The Glass Castle/Barb in Doha
Cheery Friday Greetings to our Learning How to Learners!
Book of the Week
We make it a practice to ask people about their all-time favorite book. Along these lines, we’ve had a number of recommendations for The Glass Castle: A Memoir, by Jeannette Walls. So we finally broke down—it turns out to be a fast, riveting read. (The Glass Castle, incidentally, has been on the New York Times best-seller list for 411 weeks, and has over 7,000 Amazon reviews with a 4.6 rating.) Walls experienced, along with her brother and sisters, a deeply dysfunctional upbringing. Yet her upbeat, spunky child’s voice carries us through the hard times to Walls’ ultimate triumph as an adult. Walls writes in a way that we can draw our own conclusions about her parents’ shortcomings and odd blessings, even as we learn of the seamy, hardscrabble world experienced by many around the world. (The audiobook is read by Walls herself—you may be able to get two free audiobooks through this link.)
Incidentally, years ago, we enjoyed Jeannette Walls’ Gossip: The Inside Story On The World Of Gossip Became the News and How the News Became Just Another Show, an eye-opening history of celebrity news reporting.
A Survey to Help Improve Learning How to Learn
Barb asks for your help in completing this fully anonymous survey by researchers Eulho Jung and Dongho Kim to help us better understand the learning that’s taking place in Learning How to Learn. We hope to use the results of the survey to further improvement of LHTLers’ future learning experiences.
New Writers Needed to Describe “A Day in the Life” of Teaching Internationally
The Times Educational Supplement (TES)—one of the world’s premier publications for K-12 teachers—is looking for new writers for a series called “A Day in the Life,” in which teachers in different countries write about the experience of working in their particular context. TES is particularly interested in native-to-the-area teachers working in local schools, rather than expats working in international schools. Note that your life as a teacher in the country you were raised in may seem ordinary and mundane to you, but to international readers, it could be fascinating. Each contributor to the series is paid £100 for their article. If you’re interested in this opportunity, please reach out to Helen Amass, at Helen.Amass@tesglobal.com.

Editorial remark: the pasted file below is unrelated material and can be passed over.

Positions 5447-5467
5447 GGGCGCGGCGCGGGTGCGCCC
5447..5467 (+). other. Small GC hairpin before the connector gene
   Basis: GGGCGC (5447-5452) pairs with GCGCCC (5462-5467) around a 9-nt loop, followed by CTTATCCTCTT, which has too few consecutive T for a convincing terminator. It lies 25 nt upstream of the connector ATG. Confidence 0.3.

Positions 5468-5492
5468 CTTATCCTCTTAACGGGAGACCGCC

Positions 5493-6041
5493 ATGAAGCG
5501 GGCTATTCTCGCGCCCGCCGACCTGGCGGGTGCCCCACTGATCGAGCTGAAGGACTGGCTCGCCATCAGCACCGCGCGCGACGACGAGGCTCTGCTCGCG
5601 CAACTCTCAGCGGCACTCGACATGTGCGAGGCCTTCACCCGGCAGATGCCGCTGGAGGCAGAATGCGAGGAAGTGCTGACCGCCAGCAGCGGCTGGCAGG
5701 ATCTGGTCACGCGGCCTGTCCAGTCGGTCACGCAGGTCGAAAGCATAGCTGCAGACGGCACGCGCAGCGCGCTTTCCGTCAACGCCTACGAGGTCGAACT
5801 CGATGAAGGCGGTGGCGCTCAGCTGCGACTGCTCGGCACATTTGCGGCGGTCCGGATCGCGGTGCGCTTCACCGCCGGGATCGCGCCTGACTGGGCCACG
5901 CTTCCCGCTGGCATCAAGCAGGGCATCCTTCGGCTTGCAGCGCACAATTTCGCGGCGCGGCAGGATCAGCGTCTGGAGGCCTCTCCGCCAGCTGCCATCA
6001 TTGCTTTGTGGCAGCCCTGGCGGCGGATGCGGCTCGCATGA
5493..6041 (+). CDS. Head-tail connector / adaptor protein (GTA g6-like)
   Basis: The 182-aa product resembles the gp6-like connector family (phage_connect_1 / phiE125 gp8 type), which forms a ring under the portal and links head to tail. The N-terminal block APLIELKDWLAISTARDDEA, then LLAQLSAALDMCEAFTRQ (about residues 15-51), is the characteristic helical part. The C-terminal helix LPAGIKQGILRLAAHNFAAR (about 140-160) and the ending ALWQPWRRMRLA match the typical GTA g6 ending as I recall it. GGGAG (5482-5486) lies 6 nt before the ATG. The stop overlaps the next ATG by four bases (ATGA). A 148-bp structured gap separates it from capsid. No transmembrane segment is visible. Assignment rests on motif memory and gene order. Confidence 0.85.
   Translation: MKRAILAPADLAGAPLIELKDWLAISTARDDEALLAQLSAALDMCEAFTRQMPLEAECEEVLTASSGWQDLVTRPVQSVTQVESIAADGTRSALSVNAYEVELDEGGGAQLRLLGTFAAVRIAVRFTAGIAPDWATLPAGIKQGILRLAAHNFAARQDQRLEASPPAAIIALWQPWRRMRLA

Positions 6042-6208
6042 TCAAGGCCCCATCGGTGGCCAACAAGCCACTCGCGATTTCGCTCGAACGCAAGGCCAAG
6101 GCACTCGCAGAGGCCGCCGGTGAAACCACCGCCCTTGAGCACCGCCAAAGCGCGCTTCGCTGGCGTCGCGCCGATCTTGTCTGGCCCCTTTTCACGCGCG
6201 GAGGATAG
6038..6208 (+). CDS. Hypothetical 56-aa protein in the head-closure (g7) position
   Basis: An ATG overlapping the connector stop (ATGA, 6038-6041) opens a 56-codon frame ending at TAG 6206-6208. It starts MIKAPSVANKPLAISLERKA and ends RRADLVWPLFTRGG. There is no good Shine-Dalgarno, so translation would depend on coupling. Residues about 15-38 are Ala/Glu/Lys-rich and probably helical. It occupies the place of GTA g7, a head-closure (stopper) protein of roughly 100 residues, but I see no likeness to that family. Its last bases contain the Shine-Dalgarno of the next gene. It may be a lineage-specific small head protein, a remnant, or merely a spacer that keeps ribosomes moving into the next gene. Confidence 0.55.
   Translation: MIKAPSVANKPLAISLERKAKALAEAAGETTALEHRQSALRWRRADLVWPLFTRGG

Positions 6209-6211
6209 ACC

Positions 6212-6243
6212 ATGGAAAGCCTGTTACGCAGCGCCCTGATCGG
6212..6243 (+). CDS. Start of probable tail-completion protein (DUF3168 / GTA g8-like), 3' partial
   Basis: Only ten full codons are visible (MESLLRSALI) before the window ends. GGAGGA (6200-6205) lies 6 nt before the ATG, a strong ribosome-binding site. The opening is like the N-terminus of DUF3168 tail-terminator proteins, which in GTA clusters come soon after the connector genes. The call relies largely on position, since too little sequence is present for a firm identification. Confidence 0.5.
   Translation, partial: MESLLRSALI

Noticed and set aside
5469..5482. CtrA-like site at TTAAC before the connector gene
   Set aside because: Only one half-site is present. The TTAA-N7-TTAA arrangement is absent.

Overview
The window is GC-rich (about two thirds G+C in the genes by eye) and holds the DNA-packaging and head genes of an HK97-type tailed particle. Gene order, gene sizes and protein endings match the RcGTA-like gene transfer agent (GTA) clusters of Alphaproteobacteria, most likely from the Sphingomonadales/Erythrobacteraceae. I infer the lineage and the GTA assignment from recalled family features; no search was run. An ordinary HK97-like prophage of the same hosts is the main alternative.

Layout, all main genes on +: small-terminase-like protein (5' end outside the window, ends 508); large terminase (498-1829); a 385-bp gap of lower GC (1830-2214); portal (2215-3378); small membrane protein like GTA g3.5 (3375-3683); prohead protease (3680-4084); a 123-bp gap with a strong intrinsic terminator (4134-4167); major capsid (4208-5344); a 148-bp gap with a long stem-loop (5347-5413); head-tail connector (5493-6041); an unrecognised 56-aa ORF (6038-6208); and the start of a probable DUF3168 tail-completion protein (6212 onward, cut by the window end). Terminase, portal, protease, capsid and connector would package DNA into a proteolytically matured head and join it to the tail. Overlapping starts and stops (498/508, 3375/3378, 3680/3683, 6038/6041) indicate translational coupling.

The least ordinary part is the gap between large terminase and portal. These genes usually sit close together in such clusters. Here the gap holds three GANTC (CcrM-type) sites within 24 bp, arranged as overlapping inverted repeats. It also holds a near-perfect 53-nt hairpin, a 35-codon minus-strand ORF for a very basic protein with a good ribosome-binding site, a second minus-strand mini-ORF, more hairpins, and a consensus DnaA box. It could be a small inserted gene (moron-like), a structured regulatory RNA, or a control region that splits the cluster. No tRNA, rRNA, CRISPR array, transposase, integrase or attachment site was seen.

A Mind for Numbers, One Students’ Reflection
While Barb was in Doha, she was privileged to meet some of the fantastic students of Texas A&M Qatar. A Mind for Numbers, (our Learning How to Learn MOOC recommended text), was used as the One Book One Community shared reading experience—Barb’s visit centered around the ideas in the book and MOOC. Aalaa Abdallah wrote a blog post about her insights from reading the book.
(If you’d like such a reading and in-person experience at your university or institution, reach out here.)
Integrating the Ideas of Learning How to Learn into a High School
The high school teachers at the American School of Doha (ASD) have done a fantastic job of integrating the ideas of Learning How to Learn into their curriculum. This is proving highly beneficial to students, as Barb discovered when she was overwhelmed by excited-about-learning ASD students during her visit. Read more here if you are interested in the specifics of how to integrate Learning How to Learn into your high school. [Thanks for these ideas and approaches to innovative teachers Pamela Keigley and her colleagues.]
TED’s First Original Podcast, with Adam Grant
One of our favorite people, Adam Grant, is launching TED’s first original podcast, on WorkLife. Adam became the Wharton School’s youngest tenured professor in history at age 28–and behind the scenes, we can attest to the fact that he truly is not only brilliant, but a heckuva nice guy. As Adam notes “You need a support network. But you also need a challenge network: a group of people you trust to push you to improve. If you don’t look back on yourself and think, “Wow, how stupid I was a year ago,” then you must not have learned much in the last year… Every time you get feedback, ask yourself how well you took it. Even if you got a D- for your performance, you can still get an A+ for how you respond to it.” Check out #WorkLife with @AdamMGrant, the new podcast with @TEDTalks. (One of our favorite books, incidentally, and not just because he discusses Barb’s work on pathological altruism, is Adam’s Give and Take: Why Helping Others Drives Our Success.)
That’s all for this week. Have a happy week in Learning How to Learn!
Barb, Terry, and the entire Learning How to Learn team